User story — IMTR

Institute for Meteorological Training and Research


User story — IMTR
User story — IMTR

Ninety percent of the data used to train English-speaking Africa forecasters is satellite data provided by EUMETSAT to the Institute for Meteorological Training and Research (IMTR) in Nairobi.

Last Updated

06 May 2022

Published on

05 September 2014

IMTR is a branch of the Kenya Meteorological Department (KMD) under the Ministry of Environment, Water and Natural Resources (MEWNR). It is responsible for training English-speaking meteorologists in Africa in forecasting for the public, aviation, agriculture, Indian Ocean transportation and forestry management, which includes fire monitoring.

The institute was established in 1964 and in 1965 was upgraded to the status of the World Meteorological Organization Regional Training Centre (WMO-RTC) for Anglophone Africa.

User story — Joseph Kagenyi

Joseph Kagenyi, Principal Meteorologist and Acting Assistant Director (Research and Development), at IMTR, explains why EUMETSAT satellite data is vital to their work.

"The main issue for forecasters in Africa is the lack of observation stations (data). There are large areas with no observations at all, so it is very difficult to know what is going on. Thanks to observations from space we can see what is happening, even in the areas with no other observation equipment."

He added: "We thank EUMETSAT for the continued support through the provision of capacity building in the whole continent (both training and equipment) and in the reception, procession and visualisation of satellite data for forecasting and training purposes.

"At IMTR we train forecasters to use EUMETSAT satellite data to understand what is happening and to then apply that knowledge in predicting what is going to happen. We couldn't do our work without MSG data, it is 90% of the data we use. We are dependent on it for our forecasting."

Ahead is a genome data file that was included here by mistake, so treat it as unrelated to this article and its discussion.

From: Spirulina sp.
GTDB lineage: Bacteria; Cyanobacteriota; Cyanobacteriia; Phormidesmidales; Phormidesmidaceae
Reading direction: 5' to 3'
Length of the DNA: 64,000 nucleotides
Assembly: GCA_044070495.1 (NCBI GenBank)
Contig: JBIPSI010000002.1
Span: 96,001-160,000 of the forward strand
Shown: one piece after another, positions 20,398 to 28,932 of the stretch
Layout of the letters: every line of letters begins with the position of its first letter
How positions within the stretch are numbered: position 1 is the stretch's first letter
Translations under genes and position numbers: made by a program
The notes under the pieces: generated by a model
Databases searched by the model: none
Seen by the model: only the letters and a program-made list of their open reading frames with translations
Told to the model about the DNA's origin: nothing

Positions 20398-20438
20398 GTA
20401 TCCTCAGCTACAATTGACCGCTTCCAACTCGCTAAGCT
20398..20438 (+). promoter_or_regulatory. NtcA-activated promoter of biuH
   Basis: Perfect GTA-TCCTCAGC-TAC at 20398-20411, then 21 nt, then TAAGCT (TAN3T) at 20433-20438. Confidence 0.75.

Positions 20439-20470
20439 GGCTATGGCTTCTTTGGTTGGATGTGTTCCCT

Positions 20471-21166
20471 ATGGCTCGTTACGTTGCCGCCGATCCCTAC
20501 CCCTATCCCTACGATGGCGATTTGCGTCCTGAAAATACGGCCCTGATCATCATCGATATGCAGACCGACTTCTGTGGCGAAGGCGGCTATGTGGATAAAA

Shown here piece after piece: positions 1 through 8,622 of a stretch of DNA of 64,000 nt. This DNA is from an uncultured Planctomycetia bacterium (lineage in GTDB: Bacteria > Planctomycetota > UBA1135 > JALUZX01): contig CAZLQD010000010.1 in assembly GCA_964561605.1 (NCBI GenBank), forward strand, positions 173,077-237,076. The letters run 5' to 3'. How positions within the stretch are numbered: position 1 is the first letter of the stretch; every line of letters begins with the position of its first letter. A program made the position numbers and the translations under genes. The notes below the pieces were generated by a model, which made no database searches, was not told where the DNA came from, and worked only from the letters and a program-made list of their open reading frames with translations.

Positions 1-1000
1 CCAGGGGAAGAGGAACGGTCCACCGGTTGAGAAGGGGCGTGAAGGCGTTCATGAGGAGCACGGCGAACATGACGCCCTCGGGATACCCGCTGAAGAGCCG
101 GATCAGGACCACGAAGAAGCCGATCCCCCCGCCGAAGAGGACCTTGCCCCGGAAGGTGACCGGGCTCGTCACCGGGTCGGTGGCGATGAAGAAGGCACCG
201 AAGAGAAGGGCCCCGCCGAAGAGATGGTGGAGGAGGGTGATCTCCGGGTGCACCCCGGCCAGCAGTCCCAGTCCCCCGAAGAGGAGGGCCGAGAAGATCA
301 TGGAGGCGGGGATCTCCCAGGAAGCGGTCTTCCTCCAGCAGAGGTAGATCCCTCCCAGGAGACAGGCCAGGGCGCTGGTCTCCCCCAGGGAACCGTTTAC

For aviation training IMTR uses Meteosat data to teach trainees how to forecast thunderstorms, wind shear and near runway rain (which account for the majority of weather-related aviation accidents); snow and ice; fog, and sandstorms (which cause minimal fatal accidents, but major damage to the aircraft engines when sand is ingested.) Meteosat data is also used to help forecast forest fires.

Metop data is used for climate training, and for marine information the institute uses data from Jason.

Example of training at IMTR

ITMR runs around 13 courses a year, with more than 70% of participants being from other parts of Africa. A list of courses can be found on the website.

Joseph, himself, started working with satellite data as a forecaster in 1987, but over the years he has seen a vast improvement.

He has worked as a trainer since 1989 and has trained most technical meteorological personnel from English-speaking countries in Africa.

He said: "At least five or more persons from every English-speaking country in Africa have been trained in IMTR-Nairobi. Some have become permanent representatives with WMO for their countries."

He continued: "When I started at the Kenyan Met Department there was one system to access satellite data and it was in the corner of the room. We were encouraged to take a look, but in those days we still had to imagine what was happening and draw a chart. A manual weather analysis chart, that took over three hours to plot and analyse, was the most important tool then.

"In the past people ignored or mistrusted the forecasts. Now people like farmers, tourist agencies and water management companies contact us to find out what we are expecting — both in the short-term and seasonally."

As well as being Principal Meteorologist at IMTR Joseph is also part of the ASMET team, with responsibilities for producing online training modules for aviation forecasting (in English).

He said that both the work he does at IMTR and for ASMET gives him hope for the future of forecasting in Africa.

"Things are better for our trainees. Hopefully, in the future, they will be better forecasters than us because of the opportunities we are giving them. Through using and understanding satellite data they will have more confidence in their forecasts."

He added he hopes that when data from Meteosat Third Generation becomes available things will get even better.

"We are expecting a large improvement, especially in spatial resolution and the frequency of the data. Training from EUMETSAT will continue to be very important. As will the need to provide processing tools available for us to customise the raw data at a local level.

"Ultimately we are training people to use satellite data to aid economic development for food security. The greatest problem in Africa is food security, without it, no matter how much technology there is, there will be problems."